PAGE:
The quota for large bluefin tuna in the Western and Central Pacific Fisheries, including the waters near Japan, has increased by 15%.

Combined with the already decided increase in the Atlantic Ocean, Japan's catch quota for next year will increase by nearly 1,200 tons, and it will be watched whether it will lead to a drop in prices.

An international conference to discuss resource management such as Pacific bluefin tuna, which is known as high-class sushi material such as Toro, will be held online until the 7th, and it is said that resources are recovering, and a large scale in the Midwest Pacific including the sea near Japan A formal agreement was reached to increase the bluefin tuna catch quota by 15%.



This will be the first increase in quota since 2015, when the current catch restrictions began.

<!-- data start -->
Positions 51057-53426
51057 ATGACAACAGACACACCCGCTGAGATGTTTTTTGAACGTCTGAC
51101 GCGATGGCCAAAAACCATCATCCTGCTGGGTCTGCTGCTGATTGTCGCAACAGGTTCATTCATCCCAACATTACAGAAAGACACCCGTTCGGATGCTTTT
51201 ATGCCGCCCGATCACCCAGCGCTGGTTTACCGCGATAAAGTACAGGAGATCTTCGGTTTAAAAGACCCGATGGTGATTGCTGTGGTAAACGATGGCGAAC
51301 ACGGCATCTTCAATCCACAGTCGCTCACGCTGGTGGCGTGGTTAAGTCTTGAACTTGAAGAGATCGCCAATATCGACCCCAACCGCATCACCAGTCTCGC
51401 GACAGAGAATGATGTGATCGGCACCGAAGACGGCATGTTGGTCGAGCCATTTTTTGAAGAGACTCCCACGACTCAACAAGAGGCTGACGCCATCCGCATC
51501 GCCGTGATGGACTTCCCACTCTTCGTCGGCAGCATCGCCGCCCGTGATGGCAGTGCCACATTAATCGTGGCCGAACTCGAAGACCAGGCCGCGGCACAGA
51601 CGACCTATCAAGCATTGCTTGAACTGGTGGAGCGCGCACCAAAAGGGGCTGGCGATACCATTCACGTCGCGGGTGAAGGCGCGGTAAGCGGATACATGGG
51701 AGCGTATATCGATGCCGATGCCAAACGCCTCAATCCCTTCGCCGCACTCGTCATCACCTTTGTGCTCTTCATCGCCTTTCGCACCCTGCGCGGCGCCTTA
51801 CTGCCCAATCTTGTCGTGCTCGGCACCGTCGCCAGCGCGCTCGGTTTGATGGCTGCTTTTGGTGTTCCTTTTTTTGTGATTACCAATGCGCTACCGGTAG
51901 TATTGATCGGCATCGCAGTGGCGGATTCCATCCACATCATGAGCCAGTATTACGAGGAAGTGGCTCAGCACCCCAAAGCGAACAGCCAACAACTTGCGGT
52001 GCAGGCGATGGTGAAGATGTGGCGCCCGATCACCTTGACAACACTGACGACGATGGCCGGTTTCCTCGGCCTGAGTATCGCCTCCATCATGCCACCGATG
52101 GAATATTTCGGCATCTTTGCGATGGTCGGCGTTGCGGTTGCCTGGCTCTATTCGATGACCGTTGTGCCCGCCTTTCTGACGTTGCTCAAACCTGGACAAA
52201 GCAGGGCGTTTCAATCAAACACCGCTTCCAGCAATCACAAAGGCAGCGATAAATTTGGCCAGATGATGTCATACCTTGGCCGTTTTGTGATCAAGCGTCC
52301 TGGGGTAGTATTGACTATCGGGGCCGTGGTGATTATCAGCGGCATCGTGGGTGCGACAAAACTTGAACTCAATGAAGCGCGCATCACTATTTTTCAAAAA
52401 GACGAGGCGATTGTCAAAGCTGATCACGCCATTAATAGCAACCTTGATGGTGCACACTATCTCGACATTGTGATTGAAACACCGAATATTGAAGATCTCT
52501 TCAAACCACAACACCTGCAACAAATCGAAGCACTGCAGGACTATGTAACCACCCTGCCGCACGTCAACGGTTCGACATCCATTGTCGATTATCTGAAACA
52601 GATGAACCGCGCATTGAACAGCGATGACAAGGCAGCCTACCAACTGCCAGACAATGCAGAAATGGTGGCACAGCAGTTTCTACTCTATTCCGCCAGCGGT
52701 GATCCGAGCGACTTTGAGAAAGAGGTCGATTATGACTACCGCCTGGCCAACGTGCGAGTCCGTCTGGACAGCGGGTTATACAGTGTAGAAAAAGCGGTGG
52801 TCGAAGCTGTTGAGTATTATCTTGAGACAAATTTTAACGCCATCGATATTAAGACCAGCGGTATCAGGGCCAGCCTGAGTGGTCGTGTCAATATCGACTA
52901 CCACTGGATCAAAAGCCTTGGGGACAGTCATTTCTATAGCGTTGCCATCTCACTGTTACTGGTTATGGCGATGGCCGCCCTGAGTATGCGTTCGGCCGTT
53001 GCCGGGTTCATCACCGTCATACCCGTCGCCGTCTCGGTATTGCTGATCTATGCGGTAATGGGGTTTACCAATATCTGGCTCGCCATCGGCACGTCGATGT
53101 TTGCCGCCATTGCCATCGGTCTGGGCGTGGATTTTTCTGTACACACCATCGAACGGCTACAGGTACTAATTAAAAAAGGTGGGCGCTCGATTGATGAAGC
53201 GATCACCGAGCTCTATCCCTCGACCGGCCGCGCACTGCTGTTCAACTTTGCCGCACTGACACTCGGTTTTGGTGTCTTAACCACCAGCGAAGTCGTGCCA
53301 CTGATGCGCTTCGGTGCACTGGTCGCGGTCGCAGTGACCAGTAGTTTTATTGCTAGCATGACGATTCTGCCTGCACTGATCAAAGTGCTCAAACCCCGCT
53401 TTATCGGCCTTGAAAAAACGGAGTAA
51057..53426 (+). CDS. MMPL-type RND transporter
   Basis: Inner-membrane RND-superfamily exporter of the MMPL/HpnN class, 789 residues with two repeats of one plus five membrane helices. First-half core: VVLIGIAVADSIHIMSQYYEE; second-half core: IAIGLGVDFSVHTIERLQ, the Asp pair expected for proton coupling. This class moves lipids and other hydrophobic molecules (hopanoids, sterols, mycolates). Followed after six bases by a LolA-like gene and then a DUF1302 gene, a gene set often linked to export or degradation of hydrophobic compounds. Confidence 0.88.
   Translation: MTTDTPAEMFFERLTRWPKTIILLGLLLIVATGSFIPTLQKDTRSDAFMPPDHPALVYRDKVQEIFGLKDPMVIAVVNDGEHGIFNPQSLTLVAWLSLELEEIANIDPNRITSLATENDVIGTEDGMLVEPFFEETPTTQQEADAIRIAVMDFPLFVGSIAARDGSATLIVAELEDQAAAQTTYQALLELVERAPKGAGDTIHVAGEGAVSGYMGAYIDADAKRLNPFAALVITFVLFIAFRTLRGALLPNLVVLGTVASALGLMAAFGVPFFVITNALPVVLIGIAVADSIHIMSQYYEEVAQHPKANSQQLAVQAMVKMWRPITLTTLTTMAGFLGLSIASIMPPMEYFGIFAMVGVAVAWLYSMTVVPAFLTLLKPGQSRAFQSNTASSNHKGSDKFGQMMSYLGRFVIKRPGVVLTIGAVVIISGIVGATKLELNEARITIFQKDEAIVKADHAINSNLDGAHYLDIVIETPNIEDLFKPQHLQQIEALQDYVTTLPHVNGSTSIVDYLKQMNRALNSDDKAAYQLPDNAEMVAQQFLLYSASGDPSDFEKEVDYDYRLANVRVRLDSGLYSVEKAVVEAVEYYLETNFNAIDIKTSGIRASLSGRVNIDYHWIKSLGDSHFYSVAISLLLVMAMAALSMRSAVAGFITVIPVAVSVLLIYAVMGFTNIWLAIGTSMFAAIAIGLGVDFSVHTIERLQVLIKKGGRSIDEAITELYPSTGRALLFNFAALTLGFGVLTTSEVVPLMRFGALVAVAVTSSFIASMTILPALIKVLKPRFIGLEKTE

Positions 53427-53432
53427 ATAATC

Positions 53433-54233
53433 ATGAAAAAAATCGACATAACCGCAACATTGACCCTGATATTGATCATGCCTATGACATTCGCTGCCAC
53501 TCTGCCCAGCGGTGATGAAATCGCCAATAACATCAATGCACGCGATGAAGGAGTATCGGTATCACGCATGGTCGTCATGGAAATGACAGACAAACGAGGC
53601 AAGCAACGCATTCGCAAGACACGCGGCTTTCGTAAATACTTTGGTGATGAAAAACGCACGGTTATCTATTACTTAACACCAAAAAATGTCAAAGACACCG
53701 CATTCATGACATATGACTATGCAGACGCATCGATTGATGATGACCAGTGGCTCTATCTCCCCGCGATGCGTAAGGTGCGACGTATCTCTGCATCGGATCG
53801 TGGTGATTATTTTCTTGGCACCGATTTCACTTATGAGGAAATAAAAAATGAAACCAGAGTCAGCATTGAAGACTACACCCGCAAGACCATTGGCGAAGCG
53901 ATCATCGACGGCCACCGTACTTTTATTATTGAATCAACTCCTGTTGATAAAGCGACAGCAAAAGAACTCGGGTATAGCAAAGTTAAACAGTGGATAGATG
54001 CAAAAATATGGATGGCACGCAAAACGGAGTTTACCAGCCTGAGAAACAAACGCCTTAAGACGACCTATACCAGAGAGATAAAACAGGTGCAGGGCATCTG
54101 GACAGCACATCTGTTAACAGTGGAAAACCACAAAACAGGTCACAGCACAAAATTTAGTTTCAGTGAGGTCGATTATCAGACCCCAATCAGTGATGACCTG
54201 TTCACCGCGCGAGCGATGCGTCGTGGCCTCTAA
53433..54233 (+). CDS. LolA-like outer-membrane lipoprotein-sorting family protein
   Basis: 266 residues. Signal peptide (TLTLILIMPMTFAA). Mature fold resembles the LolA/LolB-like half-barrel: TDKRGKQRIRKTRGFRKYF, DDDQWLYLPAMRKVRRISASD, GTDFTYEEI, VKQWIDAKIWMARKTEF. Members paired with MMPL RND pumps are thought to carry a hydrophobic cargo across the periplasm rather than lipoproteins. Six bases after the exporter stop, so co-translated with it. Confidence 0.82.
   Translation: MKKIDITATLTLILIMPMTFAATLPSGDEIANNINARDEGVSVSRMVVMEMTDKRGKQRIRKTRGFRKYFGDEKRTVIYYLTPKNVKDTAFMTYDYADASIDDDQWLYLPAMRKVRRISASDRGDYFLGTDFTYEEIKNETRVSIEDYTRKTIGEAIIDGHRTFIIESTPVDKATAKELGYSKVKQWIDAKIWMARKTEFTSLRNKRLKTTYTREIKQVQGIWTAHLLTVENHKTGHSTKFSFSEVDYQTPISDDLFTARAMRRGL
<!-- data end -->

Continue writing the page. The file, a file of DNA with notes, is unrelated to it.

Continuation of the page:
This will increase the number of large bluefin tuna that Japan can catch in the Pacific Ocean by 732 tons next year, and the total catch quota will increase by 920 tons if measures are taken to transfer part of the catch quota for small tuna to large fish. Become.



Combined with the increase in the western Atlantic Ocean, which was decided last month, Japan's catch quota for next year will increase by nearly 1,200 tons, and it will be interesting to see if it will lead to a drop in prices.



On the other hand, at this conference, it was pointed out that resources are recovering but the amount is still small from several countries.



Japan, which consumes the largest amount of bluefin tuna in the world, is required to continue effective resource management.

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